How much more time must elapse before a trust fund kicks in, under the terms set by the will of an eccentric deceased and algebra-promoting relative? This article tells a story of Todd’s efforts to figure that out.
Elementary algebra moves beyond simple arithmetic, beyond the rules for addition, subtraction, multiplication, and division, only in one respect: it adds one or more unknown quantities.
When there is only one unknown quantity at stake, it is by convention called “x” (as below). This is nothing to be afraid of. x simply “marks the spot”, as in the maps of storybook pirates. It is the destination: the treasure sought.
Algebra Example: Trust Fund
Consider the case of a father and son, whom we will call Abe and Todd. Abe is 45 years old. His son is 18. A deceased relative has left a trust fund that provides them each with a large sum of money as soon as Todd is one-half the age of his father. How much longer must they wait?
That problem is open to a fairly straightforward solution. Todd’s first natural reaction might be to ask whether he is already at that point. Is his age one-half of Abe’s?
But then he multiplies 2 x 18 and finds, sadly, that their product is 36, well under 45.
So: what is it exactly that he wants to know? He writes it out numerically:
45 + x = 2(18 + x)
Notice that “x” is on both sides of the equation. This is simply because time is passing for both father and son – they are both getting older at the same rate.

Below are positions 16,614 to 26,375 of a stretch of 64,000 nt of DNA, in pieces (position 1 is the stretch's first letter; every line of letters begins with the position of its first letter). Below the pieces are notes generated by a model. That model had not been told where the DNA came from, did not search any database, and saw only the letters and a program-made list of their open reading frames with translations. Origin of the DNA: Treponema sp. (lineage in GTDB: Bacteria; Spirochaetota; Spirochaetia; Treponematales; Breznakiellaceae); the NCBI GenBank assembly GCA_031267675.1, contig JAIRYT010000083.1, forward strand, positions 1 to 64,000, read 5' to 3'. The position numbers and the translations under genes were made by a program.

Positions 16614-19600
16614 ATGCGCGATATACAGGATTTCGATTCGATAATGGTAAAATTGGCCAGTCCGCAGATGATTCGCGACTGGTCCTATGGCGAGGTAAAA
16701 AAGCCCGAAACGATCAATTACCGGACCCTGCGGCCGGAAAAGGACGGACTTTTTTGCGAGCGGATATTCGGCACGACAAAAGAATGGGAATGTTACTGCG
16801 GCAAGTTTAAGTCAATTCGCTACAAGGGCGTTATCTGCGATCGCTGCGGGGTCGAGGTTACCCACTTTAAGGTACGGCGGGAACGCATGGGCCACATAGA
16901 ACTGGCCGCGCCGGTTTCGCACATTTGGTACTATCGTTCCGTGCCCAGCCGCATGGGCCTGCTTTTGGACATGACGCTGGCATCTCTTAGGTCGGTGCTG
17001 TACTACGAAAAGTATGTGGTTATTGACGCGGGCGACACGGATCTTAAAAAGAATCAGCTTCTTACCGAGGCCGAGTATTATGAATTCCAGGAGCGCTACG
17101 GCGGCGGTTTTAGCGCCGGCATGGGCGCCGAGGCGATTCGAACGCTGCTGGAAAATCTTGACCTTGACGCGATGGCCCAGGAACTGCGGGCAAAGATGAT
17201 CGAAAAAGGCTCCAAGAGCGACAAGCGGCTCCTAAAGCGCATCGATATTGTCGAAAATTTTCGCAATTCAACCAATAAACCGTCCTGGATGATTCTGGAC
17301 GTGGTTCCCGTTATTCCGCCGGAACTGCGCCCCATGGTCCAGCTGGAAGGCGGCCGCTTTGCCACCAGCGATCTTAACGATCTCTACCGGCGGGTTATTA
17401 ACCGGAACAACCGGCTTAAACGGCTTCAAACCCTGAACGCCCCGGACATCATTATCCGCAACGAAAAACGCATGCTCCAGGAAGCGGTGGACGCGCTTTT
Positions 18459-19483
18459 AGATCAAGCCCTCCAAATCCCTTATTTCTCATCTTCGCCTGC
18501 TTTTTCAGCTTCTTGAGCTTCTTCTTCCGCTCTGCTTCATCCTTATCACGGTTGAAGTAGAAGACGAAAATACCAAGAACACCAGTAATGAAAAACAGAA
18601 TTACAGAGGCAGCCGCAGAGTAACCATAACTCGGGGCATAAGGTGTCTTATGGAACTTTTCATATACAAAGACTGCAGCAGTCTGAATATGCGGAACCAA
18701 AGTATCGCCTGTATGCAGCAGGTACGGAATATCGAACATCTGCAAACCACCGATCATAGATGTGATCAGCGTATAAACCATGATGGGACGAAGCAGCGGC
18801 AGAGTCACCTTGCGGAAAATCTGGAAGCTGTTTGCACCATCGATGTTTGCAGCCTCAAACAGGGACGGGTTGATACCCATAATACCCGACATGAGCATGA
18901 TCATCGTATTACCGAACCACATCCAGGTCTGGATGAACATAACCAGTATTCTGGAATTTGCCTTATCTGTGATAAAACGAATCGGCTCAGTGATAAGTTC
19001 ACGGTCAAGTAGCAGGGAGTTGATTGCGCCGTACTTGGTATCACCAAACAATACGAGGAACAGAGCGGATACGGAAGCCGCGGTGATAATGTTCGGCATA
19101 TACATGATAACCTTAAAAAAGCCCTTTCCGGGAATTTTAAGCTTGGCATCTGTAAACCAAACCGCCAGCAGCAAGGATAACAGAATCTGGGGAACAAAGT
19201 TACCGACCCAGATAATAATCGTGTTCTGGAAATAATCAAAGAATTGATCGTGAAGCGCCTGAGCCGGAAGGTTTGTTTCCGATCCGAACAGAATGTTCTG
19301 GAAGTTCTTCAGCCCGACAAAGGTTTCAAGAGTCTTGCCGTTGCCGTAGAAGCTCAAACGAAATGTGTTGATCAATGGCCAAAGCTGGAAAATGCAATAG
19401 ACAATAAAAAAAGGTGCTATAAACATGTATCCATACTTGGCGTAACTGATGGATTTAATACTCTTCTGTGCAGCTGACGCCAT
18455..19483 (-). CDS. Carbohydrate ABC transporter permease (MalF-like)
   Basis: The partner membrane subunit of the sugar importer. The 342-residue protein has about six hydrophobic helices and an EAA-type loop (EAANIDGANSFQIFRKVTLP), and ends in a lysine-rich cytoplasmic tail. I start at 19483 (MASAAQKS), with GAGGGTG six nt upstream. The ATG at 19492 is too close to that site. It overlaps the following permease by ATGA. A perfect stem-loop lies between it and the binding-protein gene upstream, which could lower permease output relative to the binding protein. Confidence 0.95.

If he wrote this: 45 = 2(18 + x) he would be asking the wrong question: in how many more years will Todd be half his father’s present age?
Suppose he solves that:
45 = 36 + 2x
9 = 2x
4.5 = x
He will have wasted his effort, because the passage of 4.5 years won’t satisfy the condition of the will. While he reaches the age of 22.5, his father will also be aging.
His true problem, in numeric terms is then:
45 + x = 2(18 + x)
He might learn the solution in simple steps. First, he wants to get rid of that parenthesis. Since he understands the rules for multiplication, he sees that the right hand part of the formula is equivalent to this: 36 + 2x
Restoring the left-hand side, then:
45 + x = 36 + 2x
Now he subtracts 36 from both sides: 9 + x = 2x
Running for the finish line now, Todd understands that two of anything, minus one of it, leaves one of it. So he subtracts 1x from each side of the equal sign:
9 = x
That’s his answer!
Disappointed (nine whoooole years!), he plugs the 9 back into our starting formula to check.
45 + 9 = 2(18 + 9)
Is that right?
54 = 2(27)
Yes, it clearly is right. In nine years, Todd will be 27 years old, so both he and his 54 year old father will qualify for their inheritance.